WATCH: 'They don't know how to win and that's a sad reality' - Pat Spillane on Mayo loss
Eight-time All-Ireland winner Pat Spillane has said that Mayo don't know how to win following the Westerners one-point loss to Dublin in Sunday's All-Ireland final.
A late Dean Rock free clinched Dublin their third consecutive All-Ireland title as Jim Gavin's side prevailed over Mayo for the second consecutive year.
Spillane said that Dublin's composure and decision making was the prevailing factor in the Jacks victory but that Mayo don't know how to win after suffering their ninth All-Ireland final loss since 1989.
"The better team won," said Spillane on The Sunday Game.
"Normally you come away from a Mayo defeat in an All-Ireland final and there's always a substandard performance by six or seven players. A poor performance by the team in general, getting tactics wrong, but they did pretty much everything right today.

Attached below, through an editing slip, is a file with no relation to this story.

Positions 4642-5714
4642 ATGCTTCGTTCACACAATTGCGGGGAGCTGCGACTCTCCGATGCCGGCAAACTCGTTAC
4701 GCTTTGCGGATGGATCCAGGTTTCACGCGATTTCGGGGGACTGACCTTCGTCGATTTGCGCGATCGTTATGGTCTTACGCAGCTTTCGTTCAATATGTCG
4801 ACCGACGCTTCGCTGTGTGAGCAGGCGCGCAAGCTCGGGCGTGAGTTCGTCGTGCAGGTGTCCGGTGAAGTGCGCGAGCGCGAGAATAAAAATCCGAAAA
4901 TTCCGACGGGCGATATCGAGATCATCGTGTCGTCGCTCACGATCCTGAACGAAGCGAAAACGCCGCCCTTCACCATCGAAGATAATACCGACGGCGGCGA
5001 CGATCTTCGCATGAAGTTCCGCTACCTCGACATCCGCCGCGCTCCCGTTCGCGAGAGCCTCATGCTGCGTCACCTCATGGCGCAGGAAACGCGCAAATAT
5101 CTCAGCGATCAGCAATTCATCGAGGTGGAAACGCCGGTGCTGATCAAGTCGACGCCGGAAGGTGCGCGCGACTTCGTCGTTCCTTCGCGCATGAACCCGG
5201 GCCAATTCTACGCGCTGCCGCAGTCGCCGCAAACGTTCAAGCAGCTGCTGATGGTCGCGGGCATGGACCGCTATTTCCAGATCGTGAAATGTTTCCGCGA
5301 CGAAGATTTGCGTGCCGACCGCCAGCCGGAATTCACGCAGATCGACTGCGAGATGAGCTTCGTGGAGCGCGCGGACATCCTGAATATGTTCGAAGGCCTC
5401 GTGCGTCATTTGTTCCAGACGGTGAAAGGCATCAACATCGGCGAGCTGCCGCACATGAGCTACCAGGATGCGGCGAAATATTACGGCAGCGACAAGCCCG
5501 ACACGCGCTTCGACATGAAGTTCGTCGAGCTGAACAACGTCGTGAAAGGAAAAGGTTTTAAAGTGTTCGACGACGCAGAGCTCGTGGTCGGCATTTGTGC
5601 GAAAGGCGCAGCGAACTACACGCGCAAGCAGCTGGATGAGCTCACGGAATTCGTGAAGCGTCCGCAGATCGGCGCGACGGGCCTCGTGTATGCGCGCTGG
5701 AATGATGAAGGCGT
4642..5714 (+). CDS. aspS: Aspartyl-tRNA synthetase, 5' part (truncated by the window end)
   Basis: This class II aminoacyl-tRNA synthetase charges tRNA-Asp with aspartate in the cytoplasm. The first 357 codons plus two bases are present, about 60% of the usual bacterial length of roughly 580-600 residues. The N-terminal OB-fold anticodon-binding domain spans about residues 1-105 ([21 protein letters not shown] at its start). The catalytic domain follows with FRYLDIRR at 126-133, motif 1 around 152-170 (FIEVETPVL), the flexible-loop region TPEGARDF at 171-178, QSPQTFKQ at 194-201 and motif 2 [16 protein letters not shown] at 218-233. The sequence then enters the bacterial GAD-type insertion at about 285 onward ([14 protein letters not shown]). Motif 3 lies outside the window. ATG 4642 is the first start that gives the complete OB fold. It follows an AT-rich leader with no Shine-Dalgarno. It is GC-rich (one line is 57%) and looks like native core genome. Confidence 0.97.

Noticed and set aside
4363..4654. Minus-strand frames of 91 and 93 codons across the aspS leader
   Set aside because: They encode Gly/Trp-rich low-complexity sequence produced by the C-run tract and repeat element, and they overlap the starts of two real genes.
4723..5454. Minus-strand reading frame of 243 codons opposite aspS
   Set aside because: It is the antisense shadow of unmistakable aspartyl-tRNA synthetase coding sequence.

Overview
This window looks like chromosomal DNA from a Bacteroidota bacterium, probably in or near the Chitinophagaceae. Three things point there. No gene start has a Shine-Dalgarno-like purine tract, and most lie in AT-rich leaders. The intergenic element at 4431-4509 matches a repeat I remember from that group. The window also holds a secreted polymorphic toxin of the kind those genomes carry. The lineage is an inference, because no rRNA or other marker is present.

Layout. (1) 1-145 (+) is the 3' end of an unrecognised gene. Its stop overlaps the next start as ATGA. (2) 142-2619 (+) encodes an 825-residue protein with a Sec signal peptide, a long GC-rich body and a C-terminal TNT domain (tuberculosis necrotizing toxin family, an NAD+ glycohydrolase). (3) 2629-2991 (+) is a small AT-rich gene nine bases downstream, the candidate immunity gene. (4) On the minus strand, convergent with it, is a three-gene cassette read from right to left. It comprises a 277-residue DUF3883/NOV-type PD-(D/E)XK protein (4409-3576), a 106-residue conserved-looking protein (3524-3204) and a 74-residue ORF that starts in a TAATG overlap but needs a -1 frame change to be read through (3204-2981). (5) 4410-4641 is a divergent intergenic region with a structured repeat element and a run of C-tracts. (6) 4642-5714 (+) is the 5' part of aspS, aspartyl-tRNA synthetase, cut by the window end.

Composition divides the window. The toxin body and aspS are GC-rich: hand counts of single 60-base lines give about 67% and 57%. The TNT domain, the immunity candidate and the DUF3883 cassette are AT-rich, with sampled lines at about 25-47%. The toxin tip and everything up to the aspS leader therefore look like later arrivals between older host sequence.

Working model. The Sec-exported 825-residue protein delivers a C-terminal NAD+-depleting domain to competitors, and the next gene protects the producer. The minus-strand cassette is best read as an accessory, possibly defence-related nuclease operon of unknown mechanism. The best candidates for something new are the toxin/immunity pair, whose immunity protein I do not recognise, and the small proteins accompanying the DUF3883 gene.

"At the end of the day they met a Dublin team that are going on to be one of the greatest teams of all time. At the end of the day what was the deciding factor? Composure and decision making.
"Dubs don't do panic, playing badly, they eked out a result, and there was a couple of points in particular in the second-half where there was no score on and they got scores from difficult positions and that's the sign of champions.
"At the end of the day winners know how to win. Dublin are winners. Sadly, Mayo have now played 11 All-Ireland finals since 1951, nine defeats, two draws, and you have to say that they don't know how to win and that's the sad reality.
"The finishing line was in sight and they didn't grasp that opportunity."
Spillane also said that Mayo could not blame referee Joe McQuillan despite the second-half dismissal of Donal Vaughan and the denial of a legitimate penalty claim from Lee Keegan.
"I thought, in the circumstances, Joe McQuillan had a good game," added Spillane.
"I thought he let the game flow. There was only 24 frees in the game, that's exceptionally low for an All-Ireland final.
"Yes you could quibble about one or two decisions, probably on both sides, but the John Small sending off for two yellow cards was justifiable and unfortunately for Donal Vaughan, from a Mayo point of view, I thought he got it right."